A LUXURY hotel has introduced a wake-up call – using lighting.
Guests at the Retreat in Iceland can book a ‘natural wake up’ call in the morning along with their daily newspaper and breakfast.
At the time indicated by the guest, a five-minute-long dynamic light cycle is activated, which shifts the light intensity from 0 per cent to 90 per cent and from amber to a colour temperature of 5600K, to ensure that guests are woken up gently and gradually, not by a sound, but by light.
The upmarket venue has also installed dynamic white lighting to allow guests to manage their own lighting requirements.
Bedrooms feature a 1.2 m diameter ceiling-mounted luminaire, fixing plates with LED circuits and a range of colour temperatures combining a 2100K, 85 CRI amber, a 4000K, 90 CRI white and a 6000K, 90 CRI white (the latter values are particularly significant as it is extremely difficult to create such high colour rendering indexes with very cold colour temperatures); cables for adjusting the height of the luminaire; a Clipso acoustic ceiling covering which creates the blurred effect envisaged by lighting designer Guðjón Sigurðsson.
Four different light scenarios controlled by small panel by the bedhead.
The four scenes include: Relaxing, with low lighting levels of approximately 50 Lux and a warm colour temperature; Energising which raises the lighting levels to 350 Lux without the amber component; Day with lighting levels of approximately 120 Lux and Night where only the 4000 and 6000K LEDs are operated with a number of circuits switched off to reproduce the dark spots on the moon’s surface.
The Retreat is the new space that welcomes guests looking for relaxation and the benefits of the mineral-rich water of the Blue Lagoon, a Unesco Global Geopark.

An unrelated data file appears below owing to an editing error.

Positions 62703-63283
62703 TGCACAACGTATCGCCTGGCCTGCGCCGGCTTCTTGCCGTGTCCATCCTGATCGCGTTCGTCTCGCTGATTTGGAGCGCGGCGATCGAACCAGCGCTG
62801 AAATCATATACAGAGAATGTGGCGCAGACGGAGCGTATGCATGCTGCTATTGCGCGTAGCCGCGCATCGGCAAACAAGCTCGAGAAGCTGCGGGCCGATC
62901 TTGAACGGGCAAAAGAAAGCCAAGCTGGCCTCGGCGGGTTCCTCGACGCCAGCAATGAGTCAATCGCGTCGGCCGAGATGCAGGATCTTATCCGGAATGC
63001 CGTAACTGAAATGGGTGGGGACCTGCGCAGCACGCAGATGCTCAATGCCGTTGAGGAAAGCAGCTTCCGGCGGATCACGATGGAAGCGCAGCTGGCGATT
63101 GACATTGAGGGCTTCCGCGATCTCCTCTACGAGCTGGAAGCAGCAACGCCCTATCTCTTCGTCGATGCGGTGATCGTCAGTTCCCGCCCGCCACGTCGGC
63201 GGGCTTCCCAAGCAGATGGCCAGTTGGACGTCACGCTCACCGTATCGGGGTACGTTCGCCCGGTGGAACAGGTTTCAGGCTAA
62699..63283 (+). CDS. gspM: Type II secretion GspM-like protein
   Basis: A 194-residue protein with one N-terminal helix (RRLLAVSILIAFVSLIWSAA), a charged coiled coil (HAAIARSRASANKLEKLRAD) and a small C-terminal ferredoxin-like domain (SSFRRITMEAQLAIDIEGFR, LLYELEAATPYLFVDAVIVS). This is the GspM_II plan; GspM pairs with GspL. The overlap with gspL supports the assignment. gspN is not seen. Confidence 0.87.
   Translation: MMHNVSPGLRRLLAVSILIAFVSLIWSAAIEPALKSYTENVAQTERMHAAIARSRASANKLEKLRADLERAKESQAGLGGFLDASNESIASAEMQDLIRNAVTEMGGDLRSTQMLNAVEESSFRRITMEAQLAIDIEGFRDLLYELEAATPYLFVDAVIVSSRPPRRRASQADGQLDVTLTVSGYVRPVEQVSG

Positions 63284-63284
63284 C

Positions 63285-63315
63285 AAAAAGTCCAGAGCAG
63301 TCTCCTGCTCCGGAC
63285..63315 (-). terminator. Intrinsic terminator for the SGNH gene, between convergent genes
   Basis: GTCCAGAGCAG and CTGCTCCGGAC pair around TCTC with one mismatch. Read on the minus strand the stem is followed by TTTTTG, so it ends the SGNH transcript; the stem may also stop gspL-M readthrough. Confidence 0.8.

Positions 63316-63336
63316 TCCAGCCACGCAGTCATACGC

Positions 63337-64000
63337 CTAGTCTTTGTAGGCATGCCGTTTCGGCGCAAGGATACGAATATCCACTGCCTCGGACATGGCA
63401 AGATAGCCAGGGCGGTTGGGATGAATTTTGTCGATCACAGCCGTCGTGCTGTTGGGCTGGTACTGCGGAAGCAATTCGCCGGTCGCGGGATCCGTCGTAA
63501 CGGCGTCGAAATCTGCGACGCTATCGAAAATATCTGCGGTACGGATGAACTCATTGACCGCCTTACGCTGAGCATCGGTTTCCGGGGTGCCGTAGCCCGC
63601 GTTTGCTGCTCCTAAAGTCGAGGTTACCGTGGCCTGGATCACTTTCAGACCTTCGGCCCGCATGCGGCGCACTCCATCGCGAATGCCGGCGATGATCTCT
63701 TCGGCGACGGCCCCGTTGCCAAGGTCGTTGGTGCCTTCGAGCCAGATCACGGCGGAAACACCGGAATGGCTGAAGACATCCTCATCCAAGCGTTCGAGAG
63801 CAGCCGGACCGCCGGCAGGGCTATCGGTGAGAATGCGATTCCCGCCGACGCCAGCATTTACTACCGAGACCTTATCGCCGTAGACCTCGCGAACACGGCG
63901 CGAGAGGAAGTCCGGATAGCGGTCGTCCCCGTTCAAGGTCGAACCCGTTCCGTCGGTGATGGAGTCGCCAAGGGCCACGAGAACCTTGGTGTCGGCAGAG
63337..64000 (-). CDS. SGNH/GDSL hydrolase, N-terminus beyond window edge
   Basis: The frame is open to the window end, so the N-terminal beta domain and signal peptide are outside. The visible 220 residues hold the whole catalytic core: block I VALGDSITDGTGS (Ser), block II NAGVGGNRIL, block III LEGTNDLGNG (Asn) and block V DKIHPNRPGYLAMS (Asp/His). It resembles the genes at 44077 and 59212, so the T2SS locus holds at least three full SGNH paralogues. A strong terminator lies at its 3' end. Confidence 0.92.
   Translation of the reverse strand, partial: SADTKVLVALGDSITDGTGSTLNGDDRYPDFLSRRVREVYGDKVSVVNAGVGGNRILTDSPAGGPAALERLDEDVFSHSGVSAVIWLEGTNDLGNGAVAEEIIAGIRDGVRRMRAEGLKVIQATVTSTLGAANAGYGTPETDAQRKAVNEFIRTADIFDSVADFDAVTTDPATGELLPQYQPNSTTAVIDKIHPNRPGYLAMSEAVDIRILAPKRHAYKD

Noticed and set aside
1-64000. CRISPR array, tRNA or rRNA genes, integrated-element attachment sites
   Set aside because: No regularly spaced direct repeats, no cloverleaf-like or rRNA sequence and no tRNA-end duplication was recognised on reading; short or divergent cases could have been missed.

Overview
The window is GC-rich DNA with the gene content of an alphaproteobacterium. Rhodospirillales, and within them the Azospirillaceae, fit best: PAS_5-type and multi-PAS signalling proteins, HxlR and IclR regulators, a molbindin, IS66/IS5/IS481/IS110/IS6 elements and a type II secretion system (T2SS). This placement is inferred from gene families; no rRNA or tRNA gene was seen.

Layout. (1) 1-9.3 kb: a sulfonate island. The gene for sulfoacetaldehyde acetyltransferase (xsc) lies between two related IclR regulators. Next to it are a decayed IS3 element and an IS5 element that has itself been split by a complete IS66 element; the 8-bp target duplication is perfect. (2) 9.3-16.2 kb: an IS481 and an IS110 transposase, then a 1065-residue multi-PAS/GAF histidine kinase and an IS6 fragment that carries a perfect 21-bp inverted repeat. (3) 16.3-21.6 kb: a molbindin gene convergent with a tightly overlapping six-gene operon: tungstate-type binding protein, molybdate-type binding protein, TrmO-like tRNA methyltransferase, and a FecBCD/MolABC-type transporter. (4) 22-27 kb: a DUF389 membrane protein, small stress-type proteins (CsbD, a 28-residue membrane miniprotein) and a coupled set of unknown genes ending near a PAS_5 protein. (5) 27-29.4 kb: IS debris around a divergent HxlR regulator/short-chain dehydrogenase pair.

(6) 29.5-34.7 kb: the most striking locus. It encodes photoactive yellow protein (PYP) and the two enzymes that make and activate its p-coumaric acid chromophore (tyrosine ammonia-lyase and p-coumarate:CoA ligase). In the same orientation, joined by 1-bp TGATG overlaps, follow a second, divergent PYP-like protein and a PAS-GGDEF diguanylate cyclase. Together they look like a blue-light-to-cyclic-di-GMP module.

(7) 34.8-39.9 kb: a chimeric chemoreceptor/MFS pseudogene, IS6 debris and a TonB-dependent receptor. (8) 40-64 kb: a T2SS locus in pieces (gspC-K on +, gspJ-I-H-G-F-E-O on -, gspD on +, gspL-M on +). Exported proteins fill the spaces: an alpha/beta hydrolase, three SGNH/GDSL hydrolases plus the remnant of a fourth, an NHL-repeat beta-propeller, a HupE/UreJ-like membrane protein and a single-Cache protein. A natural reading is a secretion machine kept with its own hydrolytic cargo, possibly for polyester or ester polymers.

The architect, Sigríður Sigþórsdóttir, a founding partner of Basalt Architects, has worked for Blue Lagoon Spa since it was first established in 1987.
The lighting concept developed by Guðjón Sigurðsson is based on concentrated cones of light and an intimate atmosphere.
The lighting levels are carefully controlled and many of the products used were chosen because of their comfort optics and special Warm Dimming features that allow light intensity to be reduced while simultaneously warming the colour temperature. All this has been done to create what they term ‘human centric light’.
Most of the luminaires have been built into the architecture or furnishings, a decision that required collaboration between the lighting designer, the architect and the interior designer.
An extremely important part of the mood of the Blue Lagoon structure is the spa, which has an intimate atmosphere with low lighting levels and accent light effects in certain points.
- Learn more about dynamic white light at the Workplace and Wellbeing Conference, taking place at the LuxLive 2019 exhibition at London ExCeL on Wednesday 13 November and Thursday 14 November 2019. Entry is free – see the full programme and register for free HERE.